Many conservatives in Europe misunderstand the true nature of the modern left and its socialist offshoots. These conservatives naively assume that the cultural war will be won through political elections. They believe that political power (that is, the army, police, and diplomacy) will keep the country together and circumvent or circumscribe leftist influence. This is a dangerous and possibly fatal mistake, not just for the conservative cause, but for European civilization. The political power held today by the former 68ers is being institutionalized through legal restrictions on freedom of speech, of thought, and of research. Germany, Belgium, France, and other European countries have already passed strict laws forbidding young scholars to pursue open and honest research in certain touchy areas of modem history. Passages from the German Criminal Code bring to mind the Soviet comrade Vishinsky: They are not what we expect of a free and democratic country.

Many conservatives have failed to realize that political power must always be preceded by cultural power, and afterwards strengthened by an incessant media war. In our age of video, of hologram Hitlers, of sound-bite political lingo, the one who adapts the fastest to the changing world is bound to win. The 68ers realized long ago that one needs to infiltrate universities, publishing houses, and schools before storming the White House. For three decades, leftist scholars have diligently dished out their marxophille dogma to gullible students in Europe. Their progeny have grown up and are well positioned to follow suit.

If conservatives ever wish to surface again, they must resolutely commit themselves to fighting the cultural revolution by grooming highly sophisticated, highly intelligent journalists and scholars, and by coaching young people to defend the heritage of Europe. Conservative political leaders must realize that the culture is the only battleground on which cultural and political hegemony can be snatched away from the hydra of 68ers. Consider this: Conservatives can still boast of some prominent political leaders, yet the universities, schools, and the media are totally controlled by the left.

Conservative intellectuals in Europe are too differentiated, and they often suffer from pathological vanity and obsessive individualism. Although they are sometimes wrongly accused of being populists, conservatives are incapable of whipping the young masses into a frenzy, or of creating militants ready to storm street barricades. Most conservatives don’t understand how to articulate their own message. It is impossible to get three conservatives to work together: Each will immediately wish to prove that he is the best. Cultural conservatives still don’t recognize their true enemy, much less know how to beat him. Frequently, they quarrel among themselves about their own nationalist victimology, or push their tribal dogmas to the extreme–always, of course, to the benefit of the international left. To be a conservative should not merely mean being frightened by postmodernity, or savoring one’s provincial “rootedness,” or wearing thick horn-rimmed glasses, or attending Sunday school lessons. Some great conservatives were agnostics, or pagans, or modernists, or revolutionary thinkers. By contrast, today’s conservatives have failed to address the social question of workers, and therefore, their turf has been stolen by the former 68ers, who are more versed in promising a glorious future.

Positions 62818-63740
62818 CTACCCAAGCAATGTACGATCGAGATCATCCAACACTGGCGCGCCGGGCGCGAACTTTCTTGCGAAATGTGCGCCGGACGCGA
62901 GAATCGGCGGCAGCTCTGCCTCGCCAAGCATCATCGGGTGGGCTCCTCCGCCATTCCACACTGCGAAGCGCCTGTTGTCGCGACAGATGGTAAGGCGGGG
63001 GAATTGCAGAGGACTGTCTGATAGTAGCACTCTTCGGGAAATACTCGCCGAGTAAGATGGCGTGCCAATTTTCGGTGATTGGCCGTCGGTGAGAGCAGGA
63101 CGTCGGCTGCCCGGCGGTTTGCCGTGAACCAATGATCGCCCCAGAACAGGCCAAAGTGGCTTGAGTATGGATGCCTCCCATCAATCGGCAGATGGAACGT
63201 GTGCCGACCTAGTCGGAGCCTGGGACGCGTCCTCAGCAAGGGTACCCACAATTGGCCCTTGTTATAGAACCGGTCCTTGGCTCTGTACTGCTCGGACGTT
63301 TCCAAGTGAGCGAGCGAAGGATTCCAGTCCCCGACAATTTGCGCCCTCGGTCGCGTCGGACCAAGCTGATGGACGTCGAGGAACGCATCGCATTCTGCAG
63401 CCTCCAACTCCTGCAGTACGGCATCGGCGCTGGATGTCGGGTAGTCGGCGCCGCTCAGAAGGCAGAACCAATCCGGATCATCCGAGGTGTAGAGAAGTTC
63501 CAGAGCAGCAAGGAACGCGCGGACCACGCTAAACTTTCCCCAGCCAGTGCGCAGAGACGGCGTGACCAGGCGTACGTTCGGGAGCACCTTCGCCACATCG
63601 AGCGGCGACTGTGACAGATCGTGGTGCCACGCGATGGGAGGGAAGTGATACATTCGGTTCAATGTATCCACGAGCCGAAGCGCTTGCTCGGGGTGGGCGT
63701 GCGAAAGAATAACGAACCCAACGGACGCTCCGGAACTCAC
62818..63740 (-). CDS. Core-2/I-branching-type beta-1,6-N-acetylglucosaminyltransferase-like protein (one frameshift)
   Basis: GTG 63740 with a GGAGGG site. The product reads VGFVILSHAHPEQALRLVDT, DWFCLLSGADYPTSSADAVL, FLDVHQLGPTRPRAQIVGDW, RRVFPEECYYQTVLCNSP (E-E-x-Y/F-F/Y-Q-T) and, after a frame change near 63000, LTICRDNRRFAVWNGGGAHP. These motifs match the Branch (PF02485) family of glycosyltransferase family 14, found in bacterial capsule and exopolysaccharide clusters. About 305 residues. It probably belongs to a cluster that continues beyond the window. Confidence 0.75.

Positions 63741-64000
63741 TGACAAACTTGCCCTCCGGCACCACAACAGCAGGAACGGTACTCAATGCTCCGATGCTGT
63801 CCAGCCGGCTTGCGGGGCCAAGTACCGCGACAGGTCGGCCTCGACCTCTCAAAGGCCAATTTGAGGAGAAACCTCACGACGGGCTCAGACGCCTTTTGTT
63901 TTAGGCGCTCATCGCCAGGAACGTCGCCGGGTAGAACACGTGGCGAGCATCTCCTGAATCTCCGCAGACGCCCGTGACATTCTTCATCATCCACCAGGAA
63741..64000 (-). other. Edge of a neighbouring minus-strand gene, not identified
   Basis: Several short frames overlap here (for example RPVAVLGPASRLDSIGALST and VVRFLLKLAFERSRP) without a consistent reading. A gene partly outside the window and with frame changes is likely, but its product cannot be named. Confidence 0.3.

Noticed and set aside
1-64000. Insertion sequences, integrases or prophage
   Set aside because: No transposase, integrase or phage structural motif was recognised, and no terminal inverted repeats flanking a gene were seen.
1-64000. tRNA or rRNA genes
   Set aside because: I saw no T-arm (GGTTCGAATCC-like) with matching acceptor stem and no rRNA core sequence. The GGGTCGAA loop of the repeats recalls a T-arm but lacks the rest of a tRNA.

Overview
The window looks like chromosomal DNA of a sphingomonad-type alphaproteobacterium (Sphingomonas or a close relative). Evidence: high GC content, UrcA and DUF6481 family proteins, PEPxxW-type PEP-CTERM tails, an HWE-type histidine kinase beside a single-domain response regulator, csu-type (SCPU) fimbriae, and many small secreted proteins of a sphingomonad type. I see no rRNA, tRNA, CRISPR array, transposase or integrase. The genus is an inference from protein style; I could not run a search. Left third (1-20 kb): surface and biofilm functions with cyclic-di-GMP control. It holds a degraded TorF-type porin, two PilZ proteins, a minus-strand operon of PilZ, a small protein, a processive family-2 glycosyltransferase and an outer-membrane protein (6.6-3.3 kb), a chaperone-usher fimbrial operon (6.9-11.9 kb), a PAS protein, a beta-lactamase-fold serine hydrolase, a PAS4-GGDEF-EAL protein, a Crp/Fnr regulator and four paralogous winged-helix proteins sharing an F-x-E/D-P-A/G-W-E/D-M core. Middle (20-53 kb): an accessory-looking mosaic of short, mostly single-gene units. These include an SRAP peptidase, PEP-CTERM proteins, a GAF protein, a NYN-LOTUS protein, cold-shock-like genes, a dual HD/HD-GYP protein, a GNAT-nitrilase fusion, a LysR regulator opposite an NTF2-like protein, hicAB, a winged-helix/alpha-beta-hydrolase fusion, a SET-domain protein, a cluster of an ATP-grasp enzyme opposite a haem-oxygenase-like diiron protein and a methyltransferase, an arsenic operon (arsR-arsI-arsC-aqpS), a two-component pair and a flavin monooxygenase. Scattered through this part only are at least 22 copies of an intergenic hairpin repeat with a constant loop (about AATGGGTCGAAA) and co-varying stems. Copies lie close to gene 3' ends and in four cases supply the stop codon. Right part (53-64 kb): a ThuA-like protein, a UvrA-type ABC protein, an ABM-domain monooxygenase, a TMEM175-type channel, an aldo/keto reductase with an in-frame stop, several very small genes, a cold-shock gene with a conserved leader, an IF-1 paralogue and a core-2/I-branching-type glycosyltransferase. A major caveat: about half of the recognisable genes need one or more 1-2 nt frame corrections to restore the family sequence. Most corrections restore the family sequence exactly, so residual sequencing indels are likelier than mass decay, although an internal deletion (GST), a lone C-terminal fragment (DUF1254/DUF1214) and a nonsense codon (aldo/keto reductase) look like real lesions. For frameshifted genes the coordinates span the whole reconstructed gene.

What is to be done? Young conservatives, especially those with a solid background in the humanities, must start demystifying the leftist-liberal mythology. They must not gullibly imitate their teachers in the corrupt academy. After all, many self-proclaimed scholars are often half-wits with little knowledge of the drama of life, and they can easily be beaten on their own ground. In order to unseat the leftist-liberal political class and its pseudo-intellectual acolytes, young conservatives must resort to the same strategy that the left has pursued: Take to the cultural barricades, but to defend European civilization, rather than to tear it down.

And conservatives should not forget the ancient wisdom: Beat your leftist neighbor with his own weapon. Where it hurts the most.

[Chronicles, March 1999]